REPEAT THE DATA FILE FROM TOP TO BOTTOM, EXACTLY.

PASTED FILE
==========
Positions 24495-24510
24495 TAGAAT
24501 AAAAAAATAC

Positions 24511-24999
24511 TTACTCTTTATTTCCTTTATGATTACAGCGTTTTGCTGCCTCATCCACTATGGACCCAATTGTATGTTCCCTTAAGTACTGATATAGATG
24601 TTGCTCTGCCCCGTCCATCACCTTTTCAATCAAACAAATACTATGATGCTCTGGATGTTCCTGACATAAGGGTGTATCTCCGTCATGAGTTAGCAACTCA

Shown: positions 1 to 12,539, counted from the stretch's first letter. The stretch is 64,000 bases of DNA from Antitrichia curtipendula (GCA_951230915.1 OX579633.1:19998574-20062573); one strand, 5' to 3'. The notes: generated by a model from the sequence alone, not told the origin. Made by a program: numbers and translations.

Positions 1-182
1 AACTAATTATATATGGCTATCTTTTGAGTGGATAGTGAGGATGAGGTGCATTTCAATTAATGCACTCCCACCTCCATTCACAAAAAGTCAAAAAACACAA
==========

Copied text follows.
Positions 24495-24510
24495 TAGAAT
24501 AAAAAAATAC

Positions 24511-24999
24511 TTACTCTTTATTTCCTTTATGATTACAGCGTTTTGCTGCCTCATCCACTATGGACCCAATTGTATGTTCCCTTAAGTACTGATATAGATG
24601 TTGCTCTGCCCCGTCCATCACCTTTTCAATCAAACAAATACTATGATGCTCTGGATGTTCCTGACATAAGGGTGTATCTCCGTCATGAGTTAGCAACTCA

Shown: positions 1 to 12,539, counted from the stretch's first letter. The stretch is 64,000 bases of DNA from Antitrichia curtipendula (GCA_951230915.1 OX579633.1:19998574-20062573); one strand, 5' to 3'. The notes: generated by a model from the sequence alone, not told the origin. Made by a program: numbers and translations.

Positions 1-182
1 AACTAATTATATATGGCTATCTTTTGAGTGGATAGTGAGGATGAGGTGCATTTCAATTAATGCACTCCCACCTCCATTCACAAAAAGTCAAAAAACACAA